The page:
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Education
5:17 pm
Mon May 26, 2014

Who's Using The Data Mined From Students?

Originally published on Mon May 26, 2014 5:43 pm

Information tracked by educational software can be of great help to teachers. But as Politico's Stephanie Simon explains, private companies can also monetize the data by selling it to marketers.

Remembrances
5:17 pm
Mon May 26, 2014

On Memorial Day, Revisiting Stories Of The Fallen In Afghanistan

Originally published on Mon May 26, 2014 5:43 pm

Transcript

MELISSA BLOCK, HOST:

At Arlington National Cemetery on this memorial day President Obama paid tribute to the country's war dead. The President had just returned from a weekend visit to Afghanistan.

(SOUNDBITE OF ARCHIVAL RECORDING)

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U.S.
5:17 pm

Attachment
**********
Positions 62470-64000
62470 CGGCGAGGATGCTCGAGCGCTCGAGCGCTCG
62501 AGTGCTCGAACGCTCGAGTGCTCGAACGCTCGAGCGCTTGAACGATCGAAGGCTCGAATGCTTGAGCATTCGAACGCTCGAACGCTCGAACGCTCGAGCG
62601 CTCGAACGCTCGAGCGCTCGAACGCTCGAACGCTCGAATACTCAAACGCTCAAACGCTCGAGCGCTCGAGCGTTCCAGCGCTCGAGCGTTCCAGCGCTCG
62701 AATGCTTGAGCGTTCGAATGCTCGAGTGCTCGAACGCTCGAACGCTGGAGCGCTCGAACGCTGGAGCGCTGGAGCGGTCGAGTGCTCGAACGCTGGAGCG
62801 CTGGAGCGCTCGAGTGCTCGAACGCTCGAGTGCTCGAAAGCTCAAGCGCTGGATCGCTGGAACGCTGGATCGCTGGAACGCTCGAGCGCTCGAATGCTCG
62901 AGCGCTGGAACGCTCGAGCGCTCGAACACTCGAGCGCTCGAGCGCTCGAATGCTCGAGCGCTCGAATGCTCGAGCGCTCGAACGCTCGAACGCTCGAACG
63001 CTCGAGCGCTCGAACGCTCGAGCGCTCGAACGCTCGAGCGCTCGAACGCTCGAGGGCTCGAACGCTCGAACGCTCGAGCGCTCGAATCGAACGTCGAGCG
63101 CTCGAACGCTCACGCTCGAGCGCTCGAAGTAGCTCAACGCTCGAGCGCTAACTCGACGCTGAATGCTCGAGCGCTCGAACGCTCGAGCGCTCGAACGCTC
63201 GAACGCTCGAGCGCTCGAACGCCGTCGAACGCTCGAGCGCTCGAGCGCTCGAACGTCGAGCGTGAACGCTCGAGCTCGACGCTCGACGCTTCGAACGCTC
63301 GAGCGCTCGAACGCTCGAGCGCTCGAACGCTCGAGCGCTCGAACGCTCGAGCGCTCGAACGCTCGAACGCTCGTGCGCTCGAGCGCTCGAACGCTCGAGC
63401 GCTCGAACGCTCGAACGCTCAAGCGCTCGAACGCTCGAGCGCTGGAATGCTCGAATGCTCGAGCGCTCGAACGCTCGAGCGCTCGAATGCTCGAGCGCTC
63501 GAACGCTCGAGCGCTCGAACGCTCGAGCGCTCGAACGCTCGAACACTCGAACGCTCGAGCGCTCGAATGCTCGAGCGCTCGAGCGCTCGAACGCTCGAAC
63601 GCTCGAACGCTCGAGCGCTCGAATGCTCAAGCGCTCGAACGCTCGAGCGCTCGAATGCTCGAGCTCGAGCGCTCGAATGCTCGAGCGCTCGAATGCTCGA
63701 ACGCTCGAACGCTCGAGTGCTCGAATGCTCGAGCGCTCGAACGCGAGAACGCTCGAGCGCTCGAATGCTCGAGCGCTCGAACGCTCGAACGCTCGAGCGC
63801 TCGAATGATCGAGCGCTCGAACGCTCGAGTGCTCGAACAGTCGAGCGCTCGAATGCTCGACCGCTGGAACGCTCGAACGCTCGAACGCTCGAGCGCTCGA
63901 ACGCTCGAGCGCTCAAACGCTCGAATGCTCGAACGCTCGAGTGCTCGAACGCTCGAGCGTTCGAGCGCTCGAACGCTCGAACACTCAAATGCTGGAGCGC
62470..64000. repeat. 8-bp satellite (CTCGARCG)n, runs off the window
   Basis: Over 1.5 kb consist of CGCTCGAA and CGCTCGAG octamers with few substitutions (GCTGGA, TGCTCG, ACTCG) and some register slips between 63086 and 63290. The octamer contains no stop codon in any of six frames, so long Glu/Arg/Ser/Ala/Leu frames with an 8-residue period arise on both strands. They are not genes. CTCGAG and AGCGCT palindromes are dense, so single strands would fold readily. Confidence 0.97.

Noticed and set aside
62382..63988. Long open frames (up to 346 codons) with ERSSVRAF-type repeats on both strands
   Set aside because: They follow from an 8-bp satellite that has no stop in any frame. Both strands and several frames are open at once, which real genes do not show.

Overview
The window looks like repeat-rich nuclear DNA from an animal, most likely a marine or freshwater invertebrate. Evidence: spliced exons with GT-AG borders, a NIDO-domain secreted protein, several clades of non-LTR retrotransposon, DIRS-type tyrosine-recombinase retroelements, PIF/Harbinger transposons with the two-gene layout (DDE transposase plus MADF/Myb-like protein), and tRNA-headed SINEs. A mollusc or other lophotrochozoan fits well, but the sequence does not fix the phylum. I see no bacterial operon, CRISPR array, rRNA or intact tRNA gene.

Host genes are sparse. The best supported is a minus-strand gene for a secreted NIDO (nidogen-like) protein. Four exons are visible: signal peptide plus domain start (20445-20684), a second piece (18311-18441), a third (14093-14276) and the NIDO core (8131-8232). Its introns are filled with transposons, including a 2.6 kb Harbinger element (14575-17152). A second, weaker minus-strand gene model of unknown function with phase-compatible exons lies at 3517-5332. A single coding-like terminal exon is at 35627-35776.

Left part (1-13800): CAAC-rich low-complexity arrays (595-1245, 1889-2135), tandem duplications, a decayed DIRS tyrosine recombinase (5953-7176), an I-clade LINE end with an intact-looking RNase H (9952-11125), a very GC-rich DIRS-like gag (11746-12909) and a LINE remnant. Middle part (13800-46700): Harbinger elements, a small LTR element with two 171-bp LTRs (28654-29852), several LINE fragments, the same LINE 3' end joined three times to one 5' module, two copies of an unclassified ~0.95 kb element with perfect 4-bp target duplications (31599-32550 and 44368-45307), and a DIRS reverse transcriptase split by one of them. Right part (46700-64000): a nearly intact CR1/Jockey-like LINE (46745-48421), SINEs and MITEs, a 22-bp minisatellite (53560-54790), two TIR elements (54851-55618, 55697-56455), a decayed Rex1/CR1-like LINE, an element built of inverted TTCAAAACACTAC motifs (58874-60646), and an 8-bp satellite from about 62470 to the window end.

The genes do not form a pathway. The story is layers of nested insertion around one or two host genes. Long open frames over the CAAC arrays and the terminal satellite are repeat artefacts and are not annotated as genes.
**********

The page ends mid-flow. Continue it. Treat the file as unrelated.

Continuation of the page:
Mon May 26, 2014

What We Know About The Man Behind The Isla Vista Killings

Originally published on Mon May 26, 2014 5:43 pm

Scott Gold, senior writer for The Los Angeles Times discusses Elliot Rodger, the man who police say went on a stabbing and shooting rampage in Isla Vista, Calif., last week before killing himself.

Health Care
4:01 pm
Fri May 16, 2014

To Pay For Hepatitis C Drugs, Medicare Might Face A Steep Bill

Originally published on Fri May 16, 2014 8:00 pm

The federal Medicare program for the elderly and disabled will cover two new drugs that can cure hepatitis C, a liver disease that can cause cancer and lead to death. The drugs are very expensive, but they cure hepatitis C in most cases. The government and insurers are concerned about these costs; three million Americans have hepatitis C, most of whom don't know they have it.

Media
4:00 pm
Wed May 14, 2014

'The New York Times' Announces Surprise Change Of Management

Originally published on Wed May 14, 2014 7:59 pm

The New York Times has announced that Dean Baquet, the newspaper's managing editor, will replace Jill Abramson as the executive editor. Both Abramson and Baquet were named to their current jobs in 2011. NPR's media correspondent David Folkenflik comments on the move.

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Environment
5:11 pm
Wed May 7, 2014

Stanford Dumps Its Holdings In Coal, With Climate In Mind